Riddle for a Sunday afternoon: What wears green and white, excels at kicking soccer balls (and, sometimes, goateed defenders) and is a genuine threat to peace around Foxboro, Mass., today?


For at 2: 30 p.m. today (channels 2, 7), the United States will play the rival Mexicans in a World Cup '98 qualifier before an expected sellout of 57,877 at Foxboro Stadium.

It's big, this first of two games between these national men's teams trying to be among the final 32 competing in France next summer.

Mexico (2-0-1), which trashed Jamaica, 6-0, before more than 100,000 in Mexico City last Sunday, would like to stay unbeaten and on top in the six-nation Central and North America, Caribbean competition.

But the second-place U.S. team (1-1-1 in the same group), a disappointing, 3-2 loser late in Costa Rica on March 23, needs to answer a big question: Can it beat a genuinely good opponent?

Mexico is, for sure, a fair test. Just 14 weeks ago, the Mexican "varsity" easily beat a largely green American B team, 2-0, in the Rose Bowl during the U.S. Cup -- the first Mexican win on U.S. soil in 23 years. Plus, Mexico has simply pummeled the United States in World Cup qualifiers going back 47 years, losing only twice in 17 meetings, the last time in 1982 by 2-1.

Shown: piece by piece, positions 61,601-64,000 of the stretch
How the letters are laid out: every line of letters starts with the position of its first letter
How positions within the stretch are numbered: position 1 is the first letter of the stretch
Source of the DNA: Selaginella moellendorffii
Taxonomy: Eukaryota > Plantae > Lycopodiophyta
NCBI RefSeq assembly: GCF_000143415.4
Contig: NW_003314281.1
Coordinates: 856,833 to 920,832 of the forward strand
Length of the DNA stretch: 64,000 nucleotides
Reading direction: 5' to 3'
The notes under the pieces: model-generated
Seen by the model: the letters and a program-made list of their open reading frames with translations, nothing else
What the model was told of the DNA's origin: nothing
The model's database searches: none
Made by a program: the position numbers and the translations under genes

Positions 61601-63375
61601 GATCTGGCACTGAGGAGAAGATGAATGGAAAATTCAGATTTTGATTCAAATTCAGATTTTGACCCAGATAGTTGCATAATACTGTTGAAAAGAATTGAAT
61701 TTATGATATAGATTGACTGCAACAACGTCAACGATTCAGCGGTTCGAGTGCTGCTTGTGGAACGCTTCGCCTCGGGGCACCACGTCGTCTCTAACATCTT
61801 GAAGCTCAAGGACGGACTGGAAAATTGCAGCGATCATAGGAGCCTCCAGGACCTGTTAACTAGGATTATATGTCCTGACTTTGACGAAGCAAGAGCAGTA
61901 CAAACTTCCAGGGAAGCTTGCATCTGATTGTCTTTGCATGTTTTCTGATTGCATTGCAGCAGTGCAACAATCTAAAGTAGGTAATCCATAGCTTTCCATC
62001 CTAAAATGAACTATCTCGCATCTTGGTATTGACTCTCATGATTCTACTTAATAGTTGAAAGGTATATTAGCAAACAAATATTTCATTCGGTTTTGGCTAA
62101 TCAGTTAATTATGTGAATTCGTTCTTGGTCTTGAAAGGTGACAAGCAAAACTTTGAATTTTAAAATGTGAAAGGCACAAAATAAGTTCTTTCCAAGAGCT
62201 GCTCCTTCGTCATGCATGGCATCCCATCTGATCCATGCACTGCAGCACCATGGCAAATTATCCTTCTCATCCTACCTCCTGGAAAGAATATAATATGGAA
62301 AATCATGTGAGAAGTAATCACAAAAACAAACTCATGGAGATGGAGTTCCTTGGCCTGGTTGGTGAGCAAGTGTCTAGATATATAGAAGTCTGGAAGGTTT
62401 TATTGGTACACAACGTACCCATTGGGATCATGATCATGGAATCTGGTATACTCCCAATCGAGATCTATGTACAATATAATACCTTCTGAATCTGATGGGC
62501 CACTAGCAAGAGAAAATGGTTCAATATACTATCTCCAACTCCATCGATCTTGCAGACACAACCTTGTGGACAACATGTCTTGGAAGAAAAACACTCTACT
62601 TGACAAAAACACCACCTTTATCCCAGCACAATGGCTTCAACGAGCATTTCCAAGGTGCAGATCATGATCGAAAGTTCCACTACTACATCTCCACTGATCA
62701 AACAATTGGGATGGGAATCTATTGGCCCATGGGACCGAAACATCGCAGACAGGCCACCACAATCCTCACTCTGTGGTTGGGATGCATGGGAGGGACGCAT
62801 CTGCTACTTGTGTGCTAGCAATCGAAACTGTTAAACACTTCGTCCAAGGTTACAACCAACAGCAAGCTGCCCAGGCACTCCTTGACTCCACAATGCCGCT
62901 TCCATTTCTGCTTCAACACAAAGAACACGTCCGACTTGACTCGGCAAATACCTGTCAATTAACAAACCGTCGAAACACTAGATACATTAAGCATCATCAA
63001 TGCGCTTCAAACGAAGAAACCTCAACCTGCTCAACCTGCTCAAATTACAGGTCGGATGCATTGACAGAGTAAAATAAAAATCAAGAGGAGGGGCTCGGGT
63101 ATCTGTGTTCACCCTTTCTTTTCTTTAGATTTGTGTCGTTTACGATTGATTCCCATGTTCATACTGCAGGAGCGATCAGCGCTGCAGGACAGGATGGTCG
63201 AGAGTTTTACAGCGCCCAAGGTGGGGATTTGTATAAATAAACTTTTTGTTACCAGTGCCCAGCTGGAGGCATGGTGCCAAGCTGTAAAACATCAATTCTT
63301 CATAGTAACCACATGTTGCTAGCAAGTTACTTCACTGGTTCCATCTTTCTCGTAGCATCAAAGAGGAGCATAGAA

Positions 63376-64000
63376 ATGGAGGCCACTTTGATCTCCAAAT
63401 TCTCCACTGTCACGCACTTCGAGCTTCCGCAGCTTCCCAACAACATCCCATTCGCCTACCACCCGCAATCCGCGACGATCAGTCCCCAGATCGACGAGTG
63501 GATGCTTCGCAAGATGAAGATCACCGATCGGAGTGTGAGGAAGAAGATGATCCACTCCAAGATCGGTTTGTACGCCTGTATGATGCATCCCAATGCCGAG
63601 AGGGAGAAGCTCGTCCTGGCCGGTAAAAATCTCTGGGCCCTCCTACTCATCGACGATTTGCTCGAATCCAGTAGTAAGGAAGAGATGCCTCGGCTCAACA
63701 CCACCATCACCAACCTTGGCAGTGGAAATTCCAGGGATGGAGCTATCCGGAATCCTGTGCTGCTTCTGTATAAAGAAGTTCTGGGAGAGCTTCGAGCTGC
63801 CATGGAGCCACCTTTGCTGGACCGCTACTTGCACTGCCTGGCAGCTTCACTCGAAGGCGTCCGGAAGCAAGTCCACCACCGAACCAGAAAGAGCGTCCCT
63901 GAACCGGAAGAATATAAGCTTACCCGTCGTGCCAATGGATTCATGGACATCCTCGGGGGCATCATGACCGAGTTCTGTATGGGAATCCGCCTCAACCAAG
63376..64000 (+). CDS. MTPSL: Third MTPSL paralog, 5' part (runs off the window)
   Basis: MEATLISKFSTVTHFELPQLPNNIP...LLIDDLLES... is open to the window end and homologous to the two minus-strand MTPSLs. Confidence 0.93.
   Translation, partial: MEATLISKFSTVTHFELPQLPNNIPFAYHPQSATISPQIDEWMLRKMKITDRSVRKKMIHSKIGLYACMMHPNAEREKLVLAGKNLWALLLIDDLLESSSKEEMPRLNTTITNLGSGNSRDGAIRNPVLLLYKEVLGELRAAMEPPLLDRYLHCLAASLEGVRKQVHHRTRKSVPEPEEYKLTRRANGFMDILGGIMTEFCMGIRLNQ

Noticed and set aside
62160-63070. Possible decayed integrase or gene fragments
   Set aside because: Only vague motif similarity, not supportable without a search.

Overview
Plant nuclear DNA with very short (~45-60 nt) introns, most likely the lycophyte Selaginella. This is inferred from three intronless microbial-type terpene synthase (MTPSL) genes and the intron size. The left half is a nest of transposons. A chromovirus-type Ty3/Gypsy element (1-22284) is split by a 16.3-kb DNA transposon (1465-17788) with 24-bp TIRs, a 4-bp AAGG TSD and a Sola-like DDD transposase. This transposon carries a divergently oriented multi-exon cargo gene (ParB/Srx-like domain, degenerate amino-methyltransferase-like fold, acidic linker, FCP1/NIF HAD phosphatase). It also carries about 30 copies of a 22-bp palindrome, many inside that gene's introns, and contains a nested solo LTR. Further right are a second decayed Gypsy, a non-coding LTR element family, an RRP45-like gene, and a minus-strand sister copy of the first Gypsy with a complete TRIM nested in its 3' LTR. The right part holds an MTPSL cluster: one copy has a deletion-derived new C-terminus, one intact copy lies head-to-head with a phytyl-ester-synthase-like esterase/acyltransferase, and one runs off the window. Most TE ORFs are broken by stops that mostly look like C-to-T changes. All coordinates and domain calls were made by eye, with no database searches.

But over the last six years, the improving Americans, who will start their "varsity" today, too, have been tilting at history. They're 3-2-4 in various national-team matches -- no World Cup qualifiers, true -- with Mexico.

Today's game is in Foxboro because U.S. soccer officialdom -- hoping for a heavily pro-American crowd -- wanted to play as far as possible from the border.

U.S. players toured raw, damp, tarp-covered Foxboro Stadium briefly yesterday afternoon. Afterward, several said in clubhouse interviews that they expect a defensive, counterattacking game from Mexico, not the free-wheeling offensive rush the "Tri-colores" used to crush Jamaica.

"They know we need to be the more aggressive team in this game," said U.S. goalkeeper Kasey Keller. "There's no reason for them to attack us in numbers. They'd be perfectly happy with a nil-nil draw."

The U.S. clearly has talked a lot about its own defense, as well, sometimes a problem for this team.

Alexi Lalas, a big man in the U.S. defensive picture, said: "The way we look at it, [Mexico is] probably the best team in the region, and we enjoy beating them."

One footnote: During January's U.S. Cup loss to Mexico, Lalas, the goateed U.S. defender, was deliberately kicked in the groin. "A full assault on my manhood," Lalas said at the time.

The kicker? Mexico's Ramon Ramirez. Whether he'll play today is a Mexican secret, but if he does, watch him.

Pub Date: 4/20/97

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